Eastern Mediterranean Health Journal | Past issues | Volume 20, 2014 | Volume 20, issue 5 | Editorial: The politics of health take centre stage in Geneva

Editorial: The politics of health take centre stage in Geneva

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Ala Alwan1

1Regional Director, World Health Organization Regional Office for the Eastern Mediterranean, Cairo, Egypt.
EMHJ, 2014, 20(5): 285-286 


This month sees the holding of the sixty-seventh World Health Assembly, which meets each year in Geneva. Attended by delegations from all 194 Member States, the Health Assembly is the highest governing body of the

World Health Organization (WHO) and determines the policies of the Organization.

Just some of the key public health issues on the agenda that will be of particular interest to the countries of the Eastern Mediterranean Region as they seek to advance the health of their people are hepatitis, noncom-municable diseases, maternal, infant and young child nutrition, disability, violence, counterfeit medical products, access to essential medicines, palliative care, polio, antimicrobial drug resistance, and climate change and health. In recent years the Health Assembly has followed up closely on implementation of the WHO reform programme and this year will be no exception. Thus it will also consider how to improve its decision-making, a framework of engagement with non-State actors, follow-up on the financing dialogue initiated with Member States in 2013, strategic resource allocation and financing of WHO administrative and management costs.

The Health Assembly is an important annual event in global health governance but it is not the only venue that shapes decision-making about health. Health itself is not an isolated discipline, but subject to a wide range of determinants. So the decisions that shape how health issues are addressed at global, regional and national levels are subject also to decisions made in non-health arenas. Indeed, the 2013 Helsinki statement on Health in All Policies called on governments to include health in all policies across all sectors ofgovernment and between governments.

Health and health governance are also shaped by domestic and foreign policy concerns that are political and socioeconomic in nature. Many of the health challenges now facing both individual countries and the world in general, including all those highlighted above, have critical political and socioeconomic dimensions that require political solutions, at both the domestic and international levels. The declaration of polio on 5 May 2014 as a Public Health Emergency of International Concern has implications for all countries in the Region, and beyond. The current challenge to the eradication of polio, with the ban on immunization imposed by some groups and continuing attacks against health workers, is just one example where a political solution is needed. Technically, eradication has been proved feasible, but currently the global polio eradication programme, together with the 25 years of financial and human investment that have been made in it, is in critical need of innovative approaches and political support.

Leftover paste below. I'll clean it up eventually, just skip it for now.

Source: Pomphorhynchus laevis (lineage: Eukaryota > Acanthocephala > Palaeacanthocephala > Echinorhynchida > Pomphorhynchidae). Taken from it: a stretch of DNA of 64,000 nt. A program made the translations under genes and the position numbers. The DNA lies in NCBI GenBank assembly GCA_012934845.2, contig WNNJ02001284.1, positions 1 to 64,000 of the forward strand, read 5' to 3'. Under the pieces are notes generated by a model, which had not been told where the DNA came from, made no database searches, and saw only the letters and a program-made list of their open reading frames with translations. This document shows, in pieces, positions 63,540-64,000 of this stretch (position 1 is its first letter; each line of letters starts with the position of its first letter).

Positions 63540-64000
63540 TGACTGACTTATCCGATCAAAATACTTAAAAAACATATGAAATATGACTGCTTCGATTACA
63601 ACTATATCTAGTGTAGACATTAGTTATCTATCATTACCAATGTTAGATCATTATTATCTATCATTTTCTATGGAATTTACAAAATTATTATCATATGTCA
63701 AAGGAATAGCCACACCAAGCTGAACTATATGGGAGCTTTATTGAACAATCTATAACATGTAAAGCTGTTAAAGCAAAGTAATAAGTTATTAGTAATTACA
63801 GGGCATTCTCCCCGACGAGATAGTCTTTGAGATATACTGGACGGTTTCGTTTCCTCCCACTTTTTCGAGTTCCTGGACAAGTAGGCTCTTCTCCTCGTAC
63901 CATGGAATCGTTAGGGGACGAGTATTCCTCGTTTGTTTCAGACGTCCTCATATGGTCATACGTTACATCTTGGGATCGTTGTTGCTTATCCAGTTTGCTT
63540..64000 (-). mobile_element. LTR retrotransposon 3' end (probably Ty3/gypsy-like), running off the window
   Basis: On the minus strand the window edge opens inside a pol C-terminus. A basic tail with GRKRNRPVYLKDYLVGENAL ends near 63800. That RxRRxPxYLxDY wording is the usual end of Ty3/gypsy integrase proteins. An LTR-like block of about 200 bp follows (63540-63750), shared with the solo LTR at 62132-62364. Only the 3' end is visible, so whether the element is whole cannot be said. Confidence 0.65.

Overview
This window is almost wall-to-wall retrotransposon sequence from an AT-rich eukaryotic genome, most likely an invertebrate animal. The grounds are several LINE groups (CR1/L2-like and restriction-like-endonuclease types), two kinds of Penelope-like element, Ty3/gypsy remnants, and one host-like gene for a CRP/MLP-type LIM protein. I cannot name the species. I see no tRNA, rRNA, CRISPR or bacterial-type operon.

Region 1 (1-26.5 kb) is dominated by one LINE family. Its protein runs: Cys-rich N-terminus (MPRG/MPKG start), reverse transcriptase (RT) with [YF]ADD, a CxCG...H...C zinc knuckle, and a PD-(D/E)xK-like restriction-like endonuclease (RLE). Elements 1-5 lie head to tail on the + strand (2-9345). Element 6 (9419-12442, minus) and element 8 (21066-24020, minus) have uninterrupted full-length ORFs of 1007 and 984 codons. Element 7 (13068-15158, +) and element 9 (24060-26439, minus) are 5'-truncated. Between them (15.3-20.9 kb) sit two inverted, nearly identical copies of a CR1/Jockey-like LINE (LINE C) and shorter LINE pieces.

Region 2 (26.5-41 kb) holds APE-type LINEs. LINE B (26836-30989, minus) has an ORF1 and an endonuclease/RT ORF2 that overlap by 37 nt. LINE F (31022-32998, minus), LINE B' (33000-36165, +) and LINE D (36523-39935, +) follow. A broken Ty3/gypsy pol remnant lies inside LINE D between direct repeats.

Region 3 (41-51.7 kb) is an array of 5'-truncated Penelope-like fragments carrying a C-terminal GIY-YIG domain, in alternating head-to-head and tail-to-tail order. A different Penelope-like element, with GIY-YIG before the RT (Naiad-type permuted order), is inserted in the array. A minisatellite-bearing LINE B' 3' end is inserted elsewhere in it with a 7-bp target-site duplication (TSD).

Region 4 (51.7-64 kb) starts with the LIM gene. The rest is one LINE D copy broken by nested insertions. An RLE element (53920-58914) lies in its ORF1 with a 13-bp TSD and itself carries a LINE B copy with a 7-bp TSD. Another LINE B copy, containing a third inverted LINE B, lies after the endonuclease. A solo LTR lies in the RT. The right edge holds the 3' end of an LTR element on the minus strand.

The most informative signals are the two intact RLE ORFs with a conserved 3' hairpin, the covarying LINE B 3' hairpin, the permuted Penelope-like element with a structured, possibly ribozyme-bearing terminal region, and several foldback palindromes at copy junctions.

Clearly, there is increasing need for proactive health diplomacy. Health diplomacy refers to the negotiation processes that shape and manage the policy environment for health, both within countries and in the world at large. These processes take place in a variety of forums, national and international, and involve both State and non-State actors. The health sector is often not directly represented in discussions that in practice affect the health policy environment and, ultimately, population health Therefore, interaction and coordination between health, foreign policy and other sectors at the domestic level is crucial.

Earlier this month, WHO hosted the third regional seminar on health diplomacy in order to build capacity in this important area, focusing on some of the current health challenges of priority and relevance to the Region, such as health security, noncommunicable diseases and antimicrobial resistance, and to raise awareness of the value of integrating concepts of health diplomacy into foreign policy. Participants included senior officials from ministries of foreign affairs and health, ambassadors, deans of diplomatic academies, regional public health institutes, heads of parliamentary committees and other stakeholders.

Health diplomacy is particularly important for the Region because many of the development issues its Member States face relate directly to health, and because it is disproportionately affected, compared with other regions, by manmade and humanitarian crises. Political solutions are therefore of direct relevance, while engagement of representatives of Member States in decision-making processes on global health issues is equally important in protecting their interests.

We have already started to see positive outcomes of the seminar, with several countries now committed to including health diplomacy in their training for diplomats. As the World Health Assembly proceeds, and as the United Nations continues with the consultation process for the post-2015 agenda, I hope that the Member States of the Region will put more emphasis on the importance of health diplomacy in their negotiation preparations, in these and all areas that impact on health.